Massage training centre feeling Covid pressure
The Light and Healing Centre is a non-profit organisation that trains the blind to become massage therapists and specialise in aromatherapy, but Covid-19 has brought it to its knees, says Avril Hoepner, the centre’s executive director.
Over the years, the centre has moved from Plumstead to Salt River and other suburbs, but it returned to Constantiaberg Main Road in November. Since the pandemic, business has been almost non-existent and the centre finds itself R50 000 in arrears with its rent and is appealing to the public for support. The centre is also renting out two sunlit rooms for daily hire and is offering to provide outreach therapy in offices and schools. They also have specials for Women’s Month.
“At this time, people are anxious, tearful, depressed, lonely and feeling alienated from each other. We all need a massage but most people can’t afford a luxurious spa,” says Ms Hoepner.
The centre has 17 therapists located throughout greater Cape Town, from Khayelitsha and Simon’s Town to Hanover Park, Manenberg and Claremont.
Ten of the centre’s students are due to graduate later this month from a training course they started in September 2019. According to Ms Hoepner, students previously attended classes at the centre and received braille notes, but the pandemic changed all that and the students in the latest course had to rely on a lot of their course information being sent by WhatsApp.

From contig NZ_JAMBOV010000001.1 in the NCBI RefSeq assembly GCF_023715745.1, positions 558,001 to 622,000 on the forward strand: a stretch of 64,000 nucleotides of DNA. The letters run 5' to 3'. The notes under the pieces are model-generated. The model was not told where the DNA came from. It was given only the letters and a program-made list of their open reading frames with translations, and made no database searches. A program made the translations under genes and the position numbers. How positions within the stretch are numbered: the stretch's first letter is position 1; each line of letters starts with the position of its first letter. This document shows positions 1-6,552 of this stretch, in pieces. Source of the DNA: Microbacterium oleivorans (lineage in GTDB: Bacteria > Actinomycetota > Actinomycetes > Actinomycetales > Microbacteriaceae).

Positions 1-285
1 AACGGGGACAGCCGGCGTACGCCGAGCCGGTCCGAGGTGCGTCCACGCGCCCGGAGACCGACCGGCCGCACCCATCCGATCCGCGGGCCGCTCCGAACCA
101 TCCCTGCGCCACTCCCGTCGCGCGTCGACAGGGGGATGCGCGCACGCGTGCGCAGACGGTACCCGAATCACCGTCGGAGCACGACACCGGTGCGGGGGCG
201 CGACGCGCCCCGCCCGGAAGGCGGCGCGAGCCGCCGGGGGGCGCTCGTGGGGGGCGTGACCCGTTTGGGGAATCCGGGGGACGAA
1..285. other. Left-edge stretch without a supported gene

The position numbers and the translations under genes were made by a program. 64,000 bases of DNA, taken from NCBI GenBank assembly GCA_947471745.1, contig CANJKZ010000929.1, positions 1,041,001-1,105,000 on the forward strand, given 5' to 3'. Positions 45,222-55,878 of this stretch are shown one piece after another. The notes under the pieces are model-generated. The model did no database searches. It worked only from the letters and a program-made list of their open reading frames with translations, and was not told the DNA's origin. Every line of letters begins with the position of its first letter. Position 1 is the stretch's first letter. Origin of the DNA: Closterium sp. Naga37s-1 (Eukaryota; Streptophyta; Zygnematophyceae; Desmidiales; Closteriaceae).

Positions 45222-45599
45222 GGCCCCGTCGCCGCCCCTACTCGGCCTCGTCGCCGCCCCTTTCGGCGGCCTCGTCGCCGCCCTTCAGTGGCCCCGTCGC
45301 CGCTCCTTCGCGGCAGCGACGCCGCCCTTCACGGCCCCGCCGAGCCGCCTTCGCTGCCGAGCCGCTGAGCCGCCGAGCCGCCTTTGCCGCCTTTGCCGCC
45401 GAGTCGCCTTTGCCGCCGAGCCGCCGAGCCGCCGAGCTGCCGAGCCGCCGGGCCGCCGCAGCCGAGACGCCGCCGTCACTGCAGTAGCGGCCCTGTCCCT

The centre is now preparing to train another group of students in October.
Ms Hoepner says participants pay for the course but costs are covered for those who cannot afford them.
Tracey Jeffrey, of Claremont, was diagnosed with Usher’s Syndrome, an inherited condition that involves both hearing and vision loss, at age 19. She says the training has helped her to become self-reliant. She now wants to set up her own practice.
She says that since the start of Covid she has encountered many clients with neck tension, which could be due to them spending more time working from home, at a screen, not moving around much.
Ms Hoepner says blind massage therapists’ other senses are more finely tuned to compensate for their loss of sight.
“They can pick up the inner feelings of a person and feel out the root of a problem with intuitive hands. And the client feels comfortable and is not judged about their shape, blemishes and bruises.”
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